This arrangement worked well providing there was only one sentry. On hallways where there were two, Haldir would aim for the one furthest away while Orophin hastened to dispatch the nearer guard. They had been fortunate in their efforts so far, but Haldir knew it was only a matter of time before he missed or they came across a hallway with more than two sentries. He did not know how they would handle that, and because of routine, he had managed to avoid thinking about it.
Orophin's hushed voice was so low that Haldir had difficulty hearing it. At least he appreciates the danger, he sighed, turning to look at his brother.
"The tunnel splits ahead. There are two new roads from which to choose."
Haldir nodded and drew his bowstring back. "We take whatever path descends. If both descend, we take the left."
Orophin bobbed his head once and allowed Haldir to move ahead of him. They had been frighteningly consistent in their choice of both downward paths and left paths. Neither could explain why. It was one of the few things about this entire journey that they agreed upon, and as such, it was not questioned. Haldir wondered if he would come to regret that. Instincts were valuable and not to be disregarded, but this drive to travel down and left was unnerving.
A touch on his arm drew his mind away from such thoughts. Routine took charge once more as Orophin tipped his head forward and to the left. Haldir looked ahead and nodded his agreement. Both tunnels descended. They would take the one upon the left.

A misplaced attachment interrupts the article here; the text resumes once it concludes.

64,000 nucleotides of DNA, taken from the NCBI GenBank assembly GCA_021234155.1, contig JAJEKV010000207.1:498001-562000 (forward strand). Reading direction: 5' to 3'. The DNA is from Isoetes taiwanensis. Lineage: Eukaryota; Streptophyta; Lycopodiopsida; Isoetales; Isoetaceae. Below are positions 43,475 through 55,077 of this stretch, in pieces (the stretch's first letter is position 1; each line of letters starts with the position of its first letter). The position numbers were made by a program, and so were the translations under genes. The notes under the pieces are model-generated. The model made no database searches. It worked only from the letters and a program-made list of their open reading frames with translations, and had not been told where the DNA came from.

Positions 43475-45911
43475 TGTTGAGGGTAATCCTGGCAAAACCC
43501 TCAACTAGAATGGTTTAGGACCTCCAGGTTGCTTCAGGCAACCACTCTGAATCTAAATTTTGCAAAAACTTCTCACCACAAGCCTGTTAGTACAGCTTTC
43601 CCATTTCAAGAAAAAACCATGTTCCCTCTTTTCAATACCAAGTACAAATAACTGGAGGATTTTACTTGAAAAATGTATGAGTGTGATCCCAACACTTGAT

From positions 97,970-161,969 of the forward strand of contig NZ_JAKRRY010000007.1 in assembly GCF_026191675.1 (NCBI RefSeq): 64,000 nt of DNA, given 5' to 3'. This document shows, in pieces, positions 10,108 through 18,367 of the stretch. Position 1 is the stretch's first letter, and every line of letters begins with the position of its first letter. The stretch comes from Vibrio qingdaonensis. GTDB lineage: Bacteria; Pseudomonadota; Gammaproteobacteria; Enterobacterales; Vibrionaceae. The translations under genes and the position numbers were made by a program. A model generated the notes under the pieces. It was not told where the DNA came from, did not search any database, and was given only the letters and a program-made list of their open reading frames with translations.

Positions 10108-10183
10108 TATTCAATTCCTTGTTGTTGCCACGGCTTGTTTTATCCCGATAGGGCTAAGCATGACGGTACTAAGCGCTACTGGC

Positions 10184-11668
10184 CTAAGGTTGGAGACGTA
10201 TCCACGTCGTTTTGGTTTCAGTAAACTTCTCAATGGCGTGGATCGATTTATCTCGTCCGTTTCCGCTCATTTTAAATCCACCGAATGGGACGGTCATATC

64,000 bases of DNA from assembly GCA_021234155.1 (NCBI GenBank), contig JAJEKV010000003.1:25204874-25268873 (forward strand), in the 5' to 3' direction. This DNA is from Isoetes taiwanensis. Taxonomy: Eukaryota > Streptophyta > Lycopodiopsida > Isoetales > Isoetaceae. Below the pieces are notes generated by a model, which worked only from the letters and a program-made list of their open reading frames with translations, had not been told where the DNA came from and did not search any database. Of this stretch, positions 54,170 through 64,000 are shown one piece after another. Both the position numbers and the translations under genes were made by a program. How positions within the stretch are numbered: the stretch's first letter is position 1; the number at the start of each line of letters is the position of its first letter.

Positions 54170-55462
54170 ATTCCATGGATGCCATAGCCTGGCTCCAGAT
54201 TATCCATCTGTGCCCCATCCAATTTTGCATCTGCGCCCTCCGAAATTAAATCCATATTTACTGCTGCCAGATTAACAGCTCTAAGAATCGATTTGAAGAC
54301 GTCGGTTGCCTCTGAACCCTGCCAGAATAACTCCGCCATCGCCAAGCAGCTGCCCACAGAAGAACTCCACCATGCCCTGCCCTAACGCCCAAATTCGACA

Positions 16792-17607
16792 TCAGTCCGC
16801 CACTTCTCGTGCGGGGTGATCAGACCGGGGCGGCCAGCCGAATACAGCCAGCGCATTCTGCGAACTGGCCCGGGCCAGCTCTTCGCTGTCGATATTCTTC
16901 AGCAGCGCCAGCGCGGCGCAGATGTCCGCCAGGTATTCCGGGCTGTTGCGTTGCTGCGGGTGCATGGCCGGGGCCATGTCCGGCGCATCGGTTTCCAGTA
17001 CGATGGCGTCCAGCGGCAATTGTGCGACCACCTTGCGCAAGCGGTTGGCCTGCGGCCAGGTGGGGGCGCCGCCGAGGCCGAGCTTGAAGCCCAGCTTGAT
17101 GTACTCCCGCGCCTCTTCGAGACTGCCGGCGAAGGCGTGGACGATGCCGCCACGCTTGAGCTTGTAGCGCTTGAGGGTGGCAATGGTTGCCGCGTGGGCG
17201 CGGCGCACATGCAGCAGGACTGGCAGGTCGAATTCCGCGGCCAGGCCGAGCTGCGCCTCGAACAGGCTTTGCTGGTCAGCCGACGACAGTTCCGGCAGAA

Pressing himself against the side of the tunnel, Haldir eased forward until he had a good view of the right fork. He and Orophin carried no torches as it made them easy targets, but this meant that they were essentially wandering about in the dark. There were some torches in wall sconces burning fitfully, but these were few and far between. It was difficult to see much in the shadows, and Haldir's eyes scoured the darkness until he was absolutely certain that no sentry in the right fork would be able to see them as they crossed into the left.
"We move," he breathed. Orophin tensed at his back and Haldir tapped his bow once upon the floor as a signal, counted to three, and then stepped around the corner.
Weight poised upon the balls of his feet, he immediately came to a full draw and sighted along the arrow shaft as Orophin sprinted past him. Far down the sloping corridor, firelight reflected off metal as a goblin shifted, drawn by the unexpected movement. Haldir's arrow whistled over Orophin's head a moment later, and Haldir smiled grimly when he heard a thud and a strangled hiss. At the same time, he heard a blade slice through flesh and turned just in time to see Orophin dispatch an Orc without armor that had been lurking in the shadows only a few yards away.
"The last four turns have all had two guards," Orophin whispered. "We are nearing something."
Haldir frowned and opened his mouth to speak, but a gleam of metal even further down the corridor suddenly caught his attention. Snatching an arrow from his quiver, he loosed it just as a startled shout rang out in the darkness. The cry died quickly, but Orophin and Haldir both froze, listening for the sounds of running feet. A long minute crawled by before either of them dared to breathe again.
"Three guards," Haldir hissed, still listening intently. "We are indeed nearing something. But if that is so, then why did the shout bring no other guards."